The National Treasury has announced the commencement of the Bounce Bank Support Scheme aimed at providing additional funding to qualifying businesses in order to grow the South African economy and to facilitate job creation.
The scheme was first signalled in Finance Minister Enoch Godongwana’s Budget Speech in February.
In a statement on Tuesday, Treasury said the Scheme is expected to facilitate the recovery and bounce back of businesses beyond the Covid-19 pandemic lockdowns.
“The scheme will also help those businesses recovering from the July 2021 civil unrest in KwaZulu-Natal and Gauteng, as well as the current ongoing flood-related disaster. In June 2020, the Covid-19 Loan Guarantee Scheme was established to help ease financial pressures experienced by qualifying businesses negatively affected by low economic activity following lockdown restrictions to reduce the spread of Covid-19.
“The guarantee scheme formed part of a package of regulatory and direct support measures which provided significant financial support and helped preserve many jobs and kept businesses afloat.”
The Bounce Back Support Scheme benefits from lessons learnt from the 2020 Loan Guarantee Scheme to provide for greater take-up including development finance institutions (DFIs) and non-bank small and medium enterprise (SME) finance providers.
The Bounce Back Support Scheme comprises a loan guarantee mechanism of R15 billion and a smaller equity linked scheme which will be facilitated by National Treasury and DFIs. The smaller equity linked scheme will be introduced later in the year as a complementary tool of R5 billion.
How to apply
Accessing the Bounce Back Support Scheme loans will be accessible through participating banks.
“Access for DFIs and non-bank SME finance providers to the Bounce Back Support Scheme will be facilitated through participating banks, and such participating banks will still have to perform due diligence in accordance with regulatory standards.
“Access to the equity-linked tool is expected to be introduced later this year and more details will be communicated once they are finalised.”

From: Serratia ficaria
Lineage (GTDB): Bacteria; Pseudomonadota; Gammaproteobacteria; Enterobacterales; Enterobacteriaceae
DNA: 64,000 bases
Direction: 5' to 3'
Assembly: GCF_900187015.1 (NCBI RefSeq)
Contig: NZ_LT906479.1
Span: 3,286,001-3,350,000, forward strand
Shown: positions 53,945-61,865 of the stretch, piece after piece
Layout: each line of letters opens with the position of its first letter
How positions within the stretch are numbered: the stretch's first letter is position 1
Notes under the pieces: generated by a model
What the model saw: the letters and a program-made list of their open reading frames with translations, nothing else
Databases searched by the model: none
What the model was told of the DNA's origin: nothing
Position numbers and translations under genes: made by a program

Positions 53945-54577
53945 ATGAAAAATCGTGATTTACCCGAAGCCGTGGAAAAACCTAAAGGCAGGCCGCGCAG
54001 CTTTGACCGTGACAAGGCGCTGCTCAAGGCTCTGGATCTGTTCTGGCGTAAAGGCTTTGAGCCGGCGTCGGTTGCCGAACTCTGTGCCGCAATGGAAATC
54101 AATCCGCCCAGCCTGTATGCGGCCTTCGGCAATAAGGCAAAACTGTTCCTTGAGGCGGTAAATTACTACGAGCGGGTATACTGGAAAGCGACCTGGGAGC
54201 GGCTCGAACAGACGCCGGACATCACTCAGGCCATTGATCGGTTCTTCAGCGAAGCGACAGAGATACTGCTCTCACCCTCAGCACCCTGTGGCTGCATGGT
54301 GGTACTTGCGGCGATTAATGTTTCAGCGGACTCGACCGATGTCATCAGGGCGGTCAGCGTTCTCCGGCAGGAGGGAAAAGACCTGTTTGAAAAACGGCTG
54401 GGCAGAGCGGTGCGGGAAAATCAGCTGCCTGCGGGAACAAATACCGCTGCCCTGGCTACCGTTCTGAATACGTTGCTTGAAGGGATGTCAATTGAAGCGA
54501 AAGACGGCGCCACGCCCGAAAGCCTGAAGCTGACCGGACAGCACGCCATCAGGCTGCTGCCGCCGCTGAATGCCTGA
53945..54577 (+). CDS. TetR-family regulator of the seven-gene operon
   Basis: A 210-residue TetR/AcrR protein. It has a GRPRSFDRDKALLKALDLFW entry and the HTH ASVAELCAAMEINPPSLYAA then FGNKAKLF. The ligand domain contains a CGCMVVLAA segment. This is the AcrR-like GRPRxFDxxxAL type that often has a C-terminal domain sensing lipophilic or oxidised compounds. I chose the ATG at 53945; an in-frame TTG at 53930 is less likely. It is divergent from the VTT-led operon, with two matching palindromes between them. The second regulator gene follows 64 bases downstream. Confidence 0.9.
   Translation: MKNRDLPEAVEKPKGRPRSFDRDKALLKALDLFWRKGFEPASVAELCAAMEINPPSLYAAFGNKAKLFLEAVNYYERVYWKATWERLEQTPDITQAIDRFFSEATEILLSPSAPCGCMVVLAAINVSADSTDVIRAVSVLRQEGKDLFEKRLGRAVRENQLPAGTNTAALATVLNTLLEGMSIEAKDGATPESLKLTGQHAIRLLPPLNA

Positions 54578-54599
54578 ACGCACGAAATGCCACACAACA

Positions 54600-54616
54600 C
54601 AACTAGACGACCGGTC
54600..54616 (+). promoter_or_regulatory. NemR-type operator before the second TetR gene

Scheme loans are to be granted at a preferential capped rate (repo plus 6.5%). Government and lenders (participating banks, DFIs and non-bank SME finance providers) are sharing the risk of non-repayment of these loans with the government taking the first 20.5% of losses.
The Treasury added that businesses will be required to repay the loan over a period of up to five years after any deferred interest period agreed to by the lenders.
It said loans could have rescheduling options at the discretion of the lenders (pay as you grow), for up to a period of 10 years from the first drawdown in the event of businesses being initially unable to pay any repayment due.
Businesses with a maximum turnover of R100 million per annum will be eligible to access the scheme. The maximum loan amount will be set at R10 million per business (and a minimum loan amount of R10,000).
“In the case of small and medium enterprises, the turnover cap is a maximum turnover of R100 million with a maximum loan amount of R10 million whilst for non-bank lenders, loans may be made for a maximum amount of R100 million per non-bank lender subject to the approval of the lender.
“Eligible businesses should contact their primary or main banker for further information on the scheme and the qualifying criteria,” read the statement.